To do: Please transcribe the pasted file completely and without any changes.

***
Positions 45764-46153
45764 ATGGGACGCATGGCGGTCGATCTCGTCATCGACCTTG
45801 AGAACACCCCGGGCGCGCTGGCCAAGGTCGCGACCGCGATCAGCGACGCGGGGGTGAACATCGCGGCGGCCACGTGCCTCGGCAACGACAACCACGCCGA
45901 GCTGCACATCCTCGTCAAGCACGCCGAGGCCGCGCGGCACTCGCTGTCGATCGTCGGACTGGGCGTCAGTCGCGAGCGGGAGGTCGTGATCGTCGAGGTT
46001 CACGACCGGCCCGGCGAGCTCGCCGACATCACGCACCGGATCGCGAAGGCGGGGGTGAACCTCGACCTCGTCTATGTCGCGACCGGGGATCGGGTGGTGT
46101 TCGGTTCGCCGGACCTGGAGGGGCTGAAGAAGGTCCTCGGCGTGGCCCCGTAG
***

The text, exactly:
Positions 45764-46153
45764 ATGGGACGCATGGCGGTCGATCTCGTCATCGACCTTG
45801 AGAACACCCCGGGCGCGCTGGCCAAGGTCGCGACCGCGATCAGCGACGCGGGGGTGAACATCGCGGCGGCCACGTGCCTCGGCAACGACAACCACGCCGA
45901 GCTGCACATCCTCGTCAAGCACGCCGAGGCCGCGCGGCACTCGCTGTCGATCGTCGGACTGGGCGTCAGTCGCGAGCGGGAGGTCGTGATCGTCGAGGTT
46001 CACGACCGGCCCGGCGAGCTCGCCGACATCACGCACCGGATCGCGAAGGCGGGGGTGAACCTCGACCTCGTCTATGTCGCGACCGGGGATCGGGTGGTGT
46101 TCGGTTCGCCGGACCTGGAGGGGCTGAAGAAGGTCCTCGGCGTGGCCCCGTAG